Vintage Vehicles

Restored Porsche 911 Carrera 4 sits at the intersection of history and fashion

Teddy Santis, founder and creative director of Aimé Leon Dore worked with Porsche to restore a vintage 911.

Photo courtesy of Porsche AG

Porsche 964. The name reminds Porsche enthusiasts of the pert and perky 911 era of the late 80s and early 90s that produced the first Porsches with a Tiptronic automatic transmission and all wheel drive as options.

Teddy Santis, founder and creative director of the popular New York fashion label Aimé Leon Dore (ALD), has collaborated with Porsche in restoring a 911 Carrera 4 from that era. The refreshed car is the product of months of research that included journeys to the Porsche Museum and the 911 assembly line in Stuttgart, Germany.

Porsche 911 Carrera 4 x Aimé Leon Dore

Photo courtesy of Porsche AG


"Working together with Porsche on this project has been a dream come true," said Santis. "It has been a deeply humbling experience to be entrusted with a project of such importance to the Porsche community and to work together on a design that has been so instrumental in shaping my own outlook and aspirations."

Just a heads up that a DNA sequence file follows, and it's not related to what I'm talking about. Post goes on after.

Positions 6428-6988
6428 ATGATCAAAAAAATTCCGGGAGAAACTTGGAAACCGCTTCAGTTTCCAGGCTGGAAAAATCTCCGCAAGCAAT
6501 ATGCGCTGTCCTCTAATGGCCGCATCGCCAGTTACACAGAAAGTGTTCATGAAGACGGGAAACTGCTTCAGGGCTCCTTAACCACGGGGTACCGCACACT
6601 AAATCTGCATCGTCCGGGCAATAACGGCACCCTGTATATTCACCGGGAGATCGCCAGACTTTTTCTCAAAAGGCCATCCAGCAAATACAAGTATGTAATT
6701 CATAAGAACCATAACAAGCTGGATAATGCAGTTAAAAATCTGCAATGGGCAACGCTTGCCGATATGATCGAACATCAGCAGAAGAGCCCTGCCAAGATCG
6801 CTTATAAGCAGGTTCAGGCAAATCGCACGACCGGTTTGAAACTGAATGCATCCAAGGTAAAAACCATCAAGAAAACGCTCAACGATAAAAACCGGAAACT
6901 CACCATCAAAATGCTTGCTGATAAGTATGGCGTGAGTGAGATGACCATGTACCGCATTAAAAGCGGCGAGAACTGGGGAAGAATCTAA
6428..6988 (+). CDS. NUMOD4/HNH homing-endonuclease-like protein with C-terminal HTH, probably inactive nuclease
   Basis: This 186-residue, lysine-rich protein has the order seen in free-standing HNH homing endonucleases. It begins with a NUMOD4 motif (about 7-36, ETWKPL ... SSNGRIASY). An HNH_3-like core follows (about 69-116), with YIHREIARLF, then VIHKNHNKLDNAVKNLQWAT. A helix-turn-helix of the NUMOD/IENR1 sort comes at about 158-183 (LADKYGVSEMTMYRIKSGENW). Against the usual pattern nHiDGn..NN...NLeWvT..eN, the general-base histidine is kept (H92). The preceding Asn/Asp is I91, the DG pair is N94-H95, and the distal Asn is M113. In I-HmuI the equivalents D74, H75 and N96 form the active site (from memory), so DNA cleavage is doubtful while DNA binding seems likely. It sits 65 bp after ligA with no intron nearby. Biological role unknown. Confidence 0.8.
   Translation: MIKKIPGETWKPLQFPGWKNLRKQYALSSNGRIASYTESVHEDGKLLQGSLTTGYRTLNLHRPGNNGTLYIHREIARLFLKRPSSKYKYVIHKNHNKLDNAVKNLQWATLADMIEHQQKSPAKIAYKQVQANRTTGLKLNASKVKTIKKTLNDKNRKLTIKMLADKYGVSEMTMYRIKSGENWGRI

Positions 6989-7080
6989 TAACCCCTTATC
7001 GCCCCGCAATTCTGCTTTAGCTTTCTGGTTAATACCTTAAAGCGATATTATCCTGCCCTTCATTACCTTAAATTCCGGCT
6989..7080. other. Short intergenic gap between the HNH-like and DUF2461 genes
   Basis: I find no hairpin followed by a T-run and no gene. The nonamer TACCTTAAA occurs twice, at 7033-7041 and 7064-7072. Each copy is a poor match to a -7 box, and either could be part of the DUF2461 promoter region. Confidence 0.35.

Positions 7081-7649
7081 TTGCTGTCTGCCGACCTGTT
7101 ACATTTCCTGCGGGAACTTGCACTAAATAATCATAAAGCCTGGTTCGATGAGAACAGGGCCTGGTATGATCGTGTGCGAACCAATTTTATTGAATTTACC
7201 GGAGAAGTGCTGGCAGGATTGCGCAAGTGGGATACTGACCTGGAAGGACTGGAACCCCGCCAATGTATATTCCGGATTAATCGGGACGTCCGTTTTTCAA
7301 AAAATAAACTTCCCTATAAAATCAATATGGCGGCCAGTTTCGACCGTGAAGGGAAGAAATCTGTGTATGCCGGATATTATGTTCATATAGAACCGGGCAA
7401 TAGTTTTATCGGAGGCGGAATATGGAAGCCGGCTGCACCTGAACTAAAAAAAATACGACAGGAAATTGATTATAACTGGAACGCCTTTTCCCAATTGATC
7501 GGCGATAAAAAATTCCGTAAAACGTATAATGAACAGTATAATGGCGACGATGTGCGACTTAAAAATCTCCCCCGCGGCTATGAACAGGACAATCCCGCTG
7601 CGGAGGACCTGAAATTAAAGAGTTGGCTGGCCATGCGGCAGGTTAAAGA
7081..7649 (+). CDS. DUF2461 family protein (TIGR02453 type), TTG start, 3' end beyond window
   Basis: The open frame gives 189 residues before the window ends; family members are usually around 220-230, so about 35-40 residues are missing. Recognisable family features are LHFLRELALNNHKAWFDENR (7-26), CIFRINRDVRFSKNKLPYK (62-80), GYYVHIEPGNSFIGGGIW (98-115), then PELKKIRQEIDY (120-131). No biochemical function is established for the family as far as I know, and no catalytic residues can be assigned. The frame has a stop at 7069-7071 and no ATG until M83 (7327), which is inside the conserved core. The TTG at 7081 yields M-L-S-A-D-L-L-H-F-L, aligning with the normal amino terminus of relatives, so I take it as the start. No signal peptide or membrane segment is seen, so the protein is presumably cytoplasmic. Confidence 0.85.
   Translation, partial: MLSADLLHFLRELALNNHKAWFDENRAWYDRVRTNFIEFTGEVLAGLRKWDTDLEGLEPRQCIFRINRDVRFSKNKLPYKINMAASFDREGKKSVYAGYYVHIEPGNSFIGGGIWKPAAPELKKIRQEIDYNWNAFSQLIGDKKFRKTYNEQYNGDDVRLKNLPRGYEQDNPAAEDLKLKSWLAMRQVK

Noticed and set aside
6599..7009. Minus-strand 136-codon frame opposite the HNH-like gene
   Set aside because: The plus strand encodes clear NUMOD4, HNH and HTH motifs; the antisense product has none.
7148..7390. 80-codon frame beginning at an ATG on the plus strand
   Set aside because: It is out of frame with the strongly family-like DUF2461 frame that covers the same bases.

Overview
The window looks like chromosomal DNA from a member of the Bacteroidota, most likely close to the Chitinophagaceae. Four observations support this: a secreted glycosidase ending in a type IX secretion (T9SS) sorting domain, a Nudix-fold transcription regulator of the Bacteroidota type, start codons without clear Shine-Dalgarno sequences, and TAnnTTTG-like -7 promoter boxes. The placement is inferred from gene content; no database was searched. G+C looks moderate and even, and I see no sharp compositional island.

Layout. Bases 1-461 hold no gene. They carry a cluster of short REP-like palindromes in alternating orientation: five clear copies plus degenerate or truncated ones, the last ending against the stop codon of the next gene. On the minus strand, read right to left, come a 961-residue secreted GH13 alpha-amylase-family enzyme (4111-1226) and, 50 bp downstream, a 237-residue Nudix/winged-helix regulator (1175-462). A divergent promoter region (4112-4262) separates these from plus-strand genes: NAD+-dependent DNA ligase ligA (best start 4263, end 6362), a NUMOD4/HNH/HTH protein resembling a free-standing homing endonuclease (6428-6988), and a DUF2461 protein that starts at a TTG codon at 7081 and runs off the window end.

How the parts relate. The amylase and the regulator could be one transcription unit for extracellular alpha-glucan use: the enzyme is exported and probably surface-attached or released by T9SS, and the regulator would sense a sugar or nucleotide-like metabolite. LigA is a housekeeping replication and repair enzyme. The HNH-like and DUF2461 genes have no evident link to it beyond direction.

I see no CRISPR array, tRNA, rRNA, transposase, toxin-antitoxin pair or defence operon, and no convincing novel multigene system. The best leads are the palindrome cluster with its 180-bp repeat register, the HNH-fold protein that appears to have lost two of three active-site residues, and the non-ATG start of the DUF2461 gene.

The restoration utilized period-correct original Porsche parts and was supported by Porsche Classic.

The most notable part of the refresh is a fully custom leather interior featuring featuring Schott sunflower leather and Loro Piana houndstooth, the same materials highlighted in Aimé Leon Dore's Fall/Winter 2020 collection. It's bold yet calming and buttery yet strong.

The leather wraps around the dashboard, steering wheel, and door panels. The reverse suede side of the top-grain leather covers up the headliner and sunroof.

The seats of the Carrera 4 were taken to the Recaro workshop inn Kircheim, Germany where they were restored.

At the front, the interior of the frunk was covered in Schott leather with Loro Piana accents. Inside the trunk is a care bag inspired by classic Porsche design.